With the old arch gone and the Laburnums out we spent a day tidying levelling and making it look respectable; but not 'finished tidy' as we had the new arch to put in and there'd be a little bit of mess, so a 'junior tidy' (Mrs. Verey term) was done. It was important that the new metal arch would not upstage the Laburnums; but over the course of time merge into the background and Michael Clifford, a blacksmith based at the bottom of Birdlip Hill understood perfectly.  He produced five beautiful mild steel arches, simply constructed and etched with his special mordant solution to take the galvanised shine off making them look immediately time worn. Firstly we put an arch at either end  then the rest were sighted in and after much standing back, jiggling about and more sighting in all five were put in and we were feeling quite smug....all the predrilled holes for the wires lined up!

The arches arrive in style

All lined up.
Already that week we had taken delivery of ten Laburnum x watereri 'Vossii' from Kingsdown Nursery, a local nursery based on the northern edge of Swindon. They were perfect.. tall enough to be above the arch uprights and 'willowy' enough to be gently eased onto the start of the curved sections with lots of twiggy bits to be tied in. Larger trees with huge root balls would have been difficult to get close to the path as well as being too big to grow into the arch; also the bigger the tree planted the more effort to keep it alive needed, small trees establish quicker. With the wires threaded through, we planted the new trees on the Friday afternoon as well as one hundred 'Apeldoorn' Tulips that we'd kept growing in pots to save them from spades and boots. The following week the final tidy was completed and  John gently washed the path, it was pristine, even flecks of mica and iron pirites were sparkling in some of the pebbles.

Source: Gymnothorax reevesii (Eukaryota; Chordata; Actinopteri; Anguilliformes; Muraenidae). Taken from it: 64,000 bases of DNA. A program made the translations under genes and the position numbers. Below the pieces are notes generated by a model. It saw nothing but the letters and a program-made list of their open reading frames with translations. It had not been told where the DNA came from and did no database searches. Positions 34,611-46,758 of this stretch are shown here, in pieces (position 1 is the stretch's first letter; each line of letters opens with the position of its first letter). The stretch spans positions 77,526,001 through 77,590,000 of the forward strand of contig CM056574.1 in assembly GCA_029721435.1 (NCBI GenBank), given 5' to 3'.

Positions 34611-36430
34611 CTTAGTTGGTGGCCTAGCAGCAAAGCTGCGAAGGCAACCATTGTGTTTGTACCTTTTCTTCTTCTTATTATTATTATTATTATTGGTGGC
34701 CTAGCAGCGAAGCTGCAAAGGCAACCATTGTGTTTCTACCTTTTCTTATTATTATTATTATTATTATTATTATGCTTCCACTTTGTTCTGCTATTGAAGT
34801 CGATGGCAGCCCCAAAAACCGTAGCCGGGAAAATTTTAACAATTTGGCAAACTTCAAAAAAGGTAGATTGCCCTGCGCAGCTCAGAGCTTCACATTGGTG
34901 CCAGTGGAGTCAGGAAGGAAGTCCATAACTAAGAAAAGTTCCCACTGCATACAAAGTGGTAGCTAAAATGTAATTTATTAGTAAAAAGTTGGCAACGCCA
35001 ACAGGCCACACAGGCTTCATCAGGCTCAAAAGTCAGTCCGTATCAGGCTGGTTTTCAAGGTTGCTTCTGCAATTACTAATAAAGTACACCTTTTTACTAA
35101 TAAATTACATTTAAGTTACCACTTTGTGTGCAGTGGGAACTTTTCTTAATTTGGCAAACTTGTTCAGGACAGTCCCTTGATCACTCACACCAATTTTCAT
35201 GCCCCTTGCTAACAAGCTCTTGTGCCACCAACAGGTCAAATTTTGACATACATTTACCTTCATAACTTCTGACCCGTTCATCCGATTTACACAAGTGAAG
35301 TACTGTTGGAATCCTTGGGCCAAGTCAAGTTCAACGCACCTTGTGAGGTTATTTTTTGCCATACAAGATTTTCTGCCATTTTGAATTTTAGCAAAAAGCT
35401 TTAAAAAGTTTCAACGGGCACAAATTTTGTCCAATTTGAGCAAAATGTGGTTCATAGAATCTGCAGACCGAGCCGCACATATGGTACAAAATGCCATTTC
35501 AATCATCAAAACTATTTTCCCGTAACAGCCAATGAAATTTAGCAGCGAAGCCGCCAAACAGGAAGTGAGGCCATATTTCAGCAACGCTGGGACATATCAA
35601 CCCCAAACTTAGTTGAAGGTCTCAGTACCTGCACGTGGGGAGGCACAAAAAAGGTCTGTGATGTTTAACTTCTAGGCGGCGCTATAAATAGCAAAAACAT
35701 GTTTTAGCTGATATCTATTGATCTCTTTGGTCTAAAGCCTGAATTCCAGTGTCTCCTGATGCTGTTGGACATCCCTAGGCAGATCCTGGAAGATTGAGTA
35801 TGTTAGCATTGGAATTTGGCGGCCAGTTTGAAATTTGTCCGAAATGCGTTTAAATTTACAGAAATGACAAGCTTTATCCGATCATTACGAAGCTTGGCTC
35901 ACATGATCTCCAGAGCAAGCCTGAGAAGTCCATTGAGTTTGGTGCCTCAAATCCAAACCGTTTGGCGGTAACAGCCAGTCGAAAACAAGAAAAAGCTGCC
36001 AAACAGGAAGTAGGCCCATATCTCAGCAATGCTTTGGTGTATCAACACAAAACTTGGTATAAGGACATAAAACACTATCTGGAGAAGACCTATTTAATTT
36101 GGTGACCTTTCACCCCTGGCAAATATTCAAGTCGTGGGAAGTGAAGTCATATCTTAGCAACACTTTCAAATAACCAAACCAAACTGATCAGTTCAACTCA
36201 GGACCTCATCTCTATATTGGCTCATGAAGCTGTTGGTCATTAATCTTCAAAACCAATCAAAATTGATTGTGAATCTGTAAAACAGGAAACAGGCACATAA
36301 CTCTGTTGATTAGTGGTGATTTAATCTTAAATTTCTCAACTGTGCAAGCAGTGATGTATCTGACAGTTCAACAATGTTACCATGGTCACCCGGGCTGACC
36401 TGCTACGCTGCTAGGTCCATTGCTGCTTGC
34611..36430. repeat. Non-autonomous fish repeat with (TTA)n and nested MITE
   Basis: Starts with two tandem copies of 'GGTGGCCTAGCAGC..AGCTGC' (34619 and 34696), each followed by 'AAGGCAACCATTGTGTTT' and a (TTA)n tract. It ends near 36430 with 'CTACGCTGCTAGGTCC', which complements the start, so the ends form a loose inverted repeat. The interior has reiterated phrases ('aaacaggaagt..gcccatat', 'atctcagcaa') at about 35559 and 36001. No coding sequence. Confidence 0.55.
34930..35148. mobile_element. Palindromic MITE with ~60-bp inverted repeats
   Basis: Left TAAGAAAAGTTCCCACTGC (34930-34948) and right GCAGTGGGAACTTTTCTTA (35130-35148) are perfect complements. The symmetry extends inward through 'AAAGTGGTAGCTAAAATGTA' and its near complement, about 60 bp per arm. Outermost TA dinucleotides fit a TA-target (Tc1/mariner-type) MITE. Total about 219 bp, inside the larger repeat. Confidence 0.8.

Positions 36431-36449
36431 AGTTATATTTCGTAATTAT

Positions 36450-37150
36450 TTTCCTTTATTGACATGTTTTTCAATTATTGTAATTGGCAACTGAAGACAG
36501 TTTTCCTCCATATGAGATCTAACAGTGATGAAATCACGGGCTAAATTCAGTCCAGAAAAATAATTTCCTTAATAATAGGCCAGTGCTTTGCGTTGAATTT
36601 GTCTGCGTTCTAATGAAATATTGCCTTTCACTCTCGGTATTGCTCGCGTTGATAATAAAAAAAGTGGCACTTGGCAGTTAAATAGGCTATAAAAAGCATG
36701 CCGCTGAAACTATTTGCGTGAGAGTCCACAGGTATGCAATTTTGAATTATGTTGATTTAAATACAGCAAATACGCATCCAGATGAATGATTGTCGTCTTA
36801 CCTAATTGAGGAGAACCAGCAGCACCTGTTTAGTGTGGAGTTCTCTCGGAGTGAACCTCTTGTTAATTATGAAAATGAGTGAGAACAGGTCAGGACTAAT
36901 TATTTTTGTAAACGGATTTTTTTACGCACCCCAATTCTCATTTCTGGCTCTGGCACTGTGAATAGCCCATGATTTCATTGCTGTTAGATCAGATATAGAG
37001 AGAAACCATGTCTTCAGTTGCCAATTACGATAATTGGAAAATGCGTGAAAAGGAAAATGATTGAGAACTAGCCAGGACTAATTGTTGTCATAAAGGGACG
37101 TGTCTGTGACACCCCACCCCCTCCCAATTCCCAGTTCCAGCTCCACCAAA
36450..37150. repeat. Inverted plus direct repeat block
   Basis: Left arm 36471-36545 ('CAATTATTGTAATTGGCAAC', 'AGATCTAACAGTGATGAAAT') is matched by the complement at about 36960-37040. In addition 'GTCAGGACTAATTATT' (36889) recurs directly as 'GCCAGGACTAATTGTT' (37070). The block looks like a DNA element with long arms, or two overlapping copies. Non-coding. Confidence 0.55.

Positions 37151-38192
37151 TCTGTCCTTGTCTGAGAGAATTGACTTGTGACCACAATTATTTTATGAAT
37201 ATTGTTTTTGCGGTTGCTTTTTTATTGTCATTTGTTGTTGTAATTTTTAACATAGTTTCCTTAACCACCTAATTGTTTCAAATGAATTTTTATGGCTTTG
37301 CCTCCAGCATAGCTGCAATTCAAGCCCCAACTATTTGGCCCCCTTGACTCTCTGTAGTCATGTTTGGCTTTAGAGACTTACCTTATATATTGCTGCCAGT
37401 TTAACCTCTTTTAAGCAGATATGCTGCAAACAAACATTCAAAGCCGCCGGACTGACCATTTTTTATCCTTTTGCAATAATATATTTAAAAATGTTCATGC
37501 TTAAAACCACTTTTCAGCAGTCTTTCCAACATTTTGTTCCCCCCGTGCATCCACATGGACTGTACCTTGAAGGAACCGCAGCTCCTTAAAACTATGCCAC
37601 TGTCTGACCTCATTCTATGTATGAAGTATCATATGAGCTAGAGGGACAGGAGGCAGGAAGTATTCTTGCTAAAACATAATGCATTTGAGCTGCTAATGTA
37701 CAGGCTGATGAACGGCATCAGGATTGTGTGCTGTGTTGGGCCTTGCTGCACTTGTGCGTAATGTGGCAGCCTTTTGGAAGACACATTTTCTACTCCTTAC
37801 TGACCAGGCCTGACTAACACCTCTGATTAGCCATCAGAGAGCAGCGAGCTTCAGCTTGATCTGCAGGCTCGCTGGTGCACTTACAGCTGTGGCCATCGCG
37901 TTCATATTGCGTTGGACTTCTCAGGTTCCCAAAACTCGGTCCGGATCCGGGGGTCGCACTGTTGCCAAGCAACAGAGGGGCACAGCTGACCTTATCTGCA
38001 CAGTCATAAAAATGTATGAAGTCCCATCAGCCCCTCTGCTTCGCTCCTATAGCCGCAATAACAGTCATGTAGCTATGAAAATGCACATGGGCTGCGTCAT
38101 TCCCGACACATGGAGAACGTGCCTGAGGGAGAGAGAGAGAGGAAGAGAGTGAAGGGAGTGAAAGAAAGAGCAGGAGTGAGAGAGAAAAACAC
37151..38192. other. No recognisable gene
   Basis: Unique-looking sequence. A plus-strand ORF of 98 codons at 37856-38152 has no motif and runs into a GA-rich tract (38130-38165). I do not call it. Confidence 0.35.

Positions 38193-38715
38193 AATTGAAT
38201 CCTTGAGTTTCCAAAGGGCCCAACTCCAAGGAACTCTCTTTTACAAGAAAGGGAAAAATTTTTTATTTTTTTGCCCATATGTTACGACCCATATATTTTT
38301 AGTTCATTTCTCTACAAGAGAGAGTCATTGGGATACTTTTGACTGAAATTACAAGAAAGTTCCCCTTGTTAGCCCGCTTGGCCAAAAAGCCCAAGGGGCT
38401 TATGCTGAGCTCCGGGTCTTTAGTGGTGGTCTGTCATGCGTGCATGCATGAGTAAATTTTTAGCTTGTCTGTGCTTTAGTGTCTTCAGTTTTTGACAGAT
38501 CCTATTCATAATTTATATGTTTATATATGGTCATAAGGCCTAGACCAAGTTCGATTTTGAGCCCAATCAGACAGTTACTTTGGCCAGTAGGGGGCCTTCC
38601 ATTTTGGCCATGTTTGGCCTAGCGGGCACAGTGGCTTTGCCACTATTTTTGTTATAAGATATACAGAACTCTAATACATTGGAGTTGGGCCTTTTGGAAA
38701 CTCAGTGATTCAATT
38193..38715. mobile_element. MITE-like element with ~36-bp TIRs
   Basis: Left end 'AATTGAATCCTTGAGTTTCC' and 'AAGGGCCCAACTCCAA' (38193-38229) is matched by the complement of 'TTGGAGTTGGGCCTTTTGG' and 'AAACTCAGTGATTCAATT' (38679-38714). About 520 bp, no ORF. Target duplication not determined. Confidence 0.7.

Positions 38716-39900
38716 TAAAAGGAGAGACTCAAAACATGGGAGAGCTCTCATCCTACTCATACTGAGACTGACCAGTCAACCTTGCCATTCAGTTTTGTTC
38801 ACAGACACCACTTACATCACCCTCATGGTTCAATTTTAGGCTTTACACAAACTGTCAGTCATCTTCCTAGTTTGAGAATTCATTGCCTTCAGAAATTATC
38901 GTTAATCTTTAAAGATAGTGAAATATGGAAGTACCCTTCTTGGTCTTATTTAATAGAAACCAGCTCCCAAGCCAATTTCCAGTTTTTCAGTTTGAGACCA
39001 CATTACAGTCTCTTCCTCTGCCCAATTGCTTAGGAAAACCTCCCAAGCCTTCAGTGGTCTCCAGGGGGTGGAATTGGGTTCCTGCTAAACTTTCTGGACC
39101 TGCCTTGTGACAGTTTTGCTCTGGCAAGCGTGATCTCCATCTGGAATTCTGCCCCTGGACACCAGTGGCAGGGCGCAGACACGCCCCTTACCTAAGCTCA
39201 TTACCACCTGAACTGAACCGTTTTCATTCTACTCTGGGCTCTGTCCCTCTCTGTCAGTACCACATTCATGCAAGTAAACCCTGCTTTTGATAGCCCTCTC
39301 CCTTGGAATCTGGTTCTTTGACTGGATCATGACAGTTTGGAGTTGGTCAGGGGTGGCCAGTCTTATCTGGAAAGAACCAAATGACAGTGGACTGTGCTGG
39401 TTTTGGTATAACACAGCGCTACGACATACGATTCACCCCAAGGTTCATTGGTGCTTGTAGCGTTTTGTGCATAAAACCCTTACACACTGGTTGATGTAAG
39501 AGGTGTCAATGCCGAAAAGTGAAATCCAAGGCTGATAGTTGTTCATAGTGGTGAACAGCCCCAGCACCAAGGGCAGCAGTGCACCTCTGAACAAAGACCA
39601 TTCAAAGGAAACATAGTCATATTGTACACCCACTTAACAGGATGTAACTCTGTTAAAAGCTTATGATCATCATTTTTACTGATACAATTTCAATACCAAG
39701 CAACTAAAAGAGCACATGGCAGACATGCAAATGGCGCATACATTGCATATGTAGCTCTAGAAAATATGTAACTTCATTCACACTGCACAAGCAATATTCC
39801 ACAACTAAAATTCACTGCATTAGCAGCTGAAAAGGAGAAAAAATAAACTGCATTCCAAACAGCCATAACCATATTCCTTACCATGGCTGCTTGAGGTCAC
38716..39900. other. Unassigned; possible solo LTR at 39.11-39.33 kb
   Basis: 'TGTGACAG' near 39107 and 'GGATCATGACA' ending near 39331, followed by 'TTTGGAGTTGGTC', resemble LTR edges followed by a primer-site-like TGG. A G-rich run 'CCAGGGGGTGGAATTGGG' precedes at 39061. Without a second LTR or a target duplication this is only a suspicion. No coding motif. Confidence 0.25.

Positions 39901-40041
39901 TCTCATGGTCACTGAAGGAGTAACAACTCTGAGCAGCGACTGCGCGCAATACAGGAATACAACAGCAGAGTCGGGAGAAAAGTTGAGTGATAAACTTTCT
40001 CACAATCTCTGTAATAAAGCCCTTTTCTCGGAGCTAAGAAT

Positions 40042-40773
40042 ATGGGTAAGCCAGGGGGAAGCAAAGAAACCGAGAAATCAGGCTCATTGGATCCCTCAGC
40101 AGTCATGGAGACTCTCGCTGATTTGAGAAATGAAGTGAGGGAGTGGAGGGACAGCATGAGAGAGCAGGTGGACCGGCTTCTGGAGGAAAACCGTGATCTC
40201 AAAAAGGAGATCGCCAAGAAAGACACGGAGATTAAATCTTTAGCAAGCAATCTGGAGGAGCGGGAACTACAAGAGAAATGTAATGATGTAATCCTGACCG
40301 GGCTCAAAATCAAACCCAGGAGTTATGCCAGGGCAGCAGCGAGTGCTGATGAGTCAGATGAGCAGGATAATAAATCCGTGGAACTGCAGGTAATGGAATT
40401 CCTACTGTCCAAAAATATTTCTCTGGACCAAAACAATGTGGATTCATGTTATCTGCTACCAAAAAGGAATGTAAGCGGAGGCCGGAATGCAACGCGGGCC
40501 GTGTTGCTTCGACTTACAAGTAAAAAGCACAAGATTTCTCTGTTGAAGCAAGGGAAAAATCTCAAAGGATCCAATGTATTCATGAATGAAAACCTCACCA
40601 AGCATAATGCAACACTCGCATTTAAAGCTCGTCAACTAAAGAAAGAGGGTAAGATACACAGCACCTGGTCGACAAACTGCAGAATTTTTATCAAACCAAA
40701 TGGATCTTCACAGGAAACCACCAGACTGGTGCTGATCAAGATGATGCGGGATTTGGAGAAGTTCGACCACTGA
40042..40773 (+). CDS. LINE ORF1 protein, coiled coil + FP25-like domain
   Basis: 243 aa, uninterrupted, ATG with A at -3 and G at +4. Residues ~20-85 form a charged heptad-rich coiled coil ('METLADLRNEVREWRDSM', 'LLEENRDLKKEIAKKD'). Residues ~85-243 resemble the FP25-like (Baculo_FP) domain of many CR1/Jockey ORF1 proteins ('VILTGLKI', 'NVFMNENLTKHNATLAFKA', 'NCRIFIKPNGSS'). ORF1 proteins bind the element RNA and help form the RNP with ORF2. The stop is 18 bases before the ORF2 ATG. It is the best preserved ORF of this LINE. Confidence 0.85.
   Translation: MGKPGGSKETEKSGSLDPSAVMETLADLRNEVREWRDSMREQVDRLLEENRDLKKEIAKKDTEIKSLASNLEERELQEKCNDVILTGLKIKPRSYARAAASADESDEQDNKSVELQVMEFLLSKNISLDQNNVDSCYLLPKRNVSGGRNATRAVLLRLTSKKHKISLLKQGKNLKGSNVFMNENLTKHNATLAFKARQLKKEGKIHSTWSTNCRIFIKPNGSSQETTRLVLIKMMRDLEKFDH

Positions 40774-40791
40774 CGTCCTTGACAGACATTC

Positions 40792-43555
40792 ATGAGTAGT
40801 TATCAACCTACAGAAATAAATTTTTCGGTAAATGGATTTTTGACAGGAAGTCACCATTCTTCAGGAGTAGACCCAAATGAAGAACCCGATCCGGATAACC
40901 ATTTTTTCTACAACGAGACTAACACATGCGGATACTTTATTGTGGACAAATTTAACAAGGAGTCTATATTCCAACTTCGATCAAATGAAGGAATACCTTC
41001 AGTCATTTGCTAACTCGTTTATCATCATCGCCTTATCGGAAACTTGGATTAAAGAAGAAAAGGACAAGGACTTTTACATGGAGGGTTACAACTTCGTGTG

The last Laburnum goes in.
It's hard to believe that all of the mud, holes, noise and upheaval actually took place when today I see a light and airy arch with thrusting Leucojums, Tulips and Alliums at it's feet as well as some flower buds swelling on the Laburnums. It wasn't just about replacing the trees; but also about keeping the garden youthful and this particular project will have a major impact on the beds and borders in it's locality. Afternoon light now spills onto the wall and the major competition from the old Laburnums has now gone which will benefit the Hostas, Fuchsia and resident perennials so I expect the planting here to 'inflate' with it's increased light levels. We also took the opportunity to have a serious go at the Wild Chicory and Ground Elder in one of the Bob Dash Beds that some of the Laburnums are planted in, thereby another tough; but vital job completed.

An opportunistic picture of the new arches taken whilst pruning the Lime tops. Lots of growth can be seen made up of Alliums, Narcissus, Leucojums and other spring species.
Sixteen years ago I could not have imagined that I'd be making the decision to completely replace trees and arch, was I still going to be here in sixteen years? The decision came towards me and finally became inevitable; but it has been one of the most fulfilling parts of my career and given me a lot of satisfaction seeing the team rising to the challenge and investing in the garden. Hopefully the Laburnum Walk is set for the next  fifty years.

Leucojum vernum

1 comment:

  1. Wow. What a responsibility, completely gutting and re-making perhaps the world's most iconic garden feature. Just wow. I'm glad you had the temerity to do what had to be done -- Thanks for ensuring that it will continue to be there for future visitors. -Beth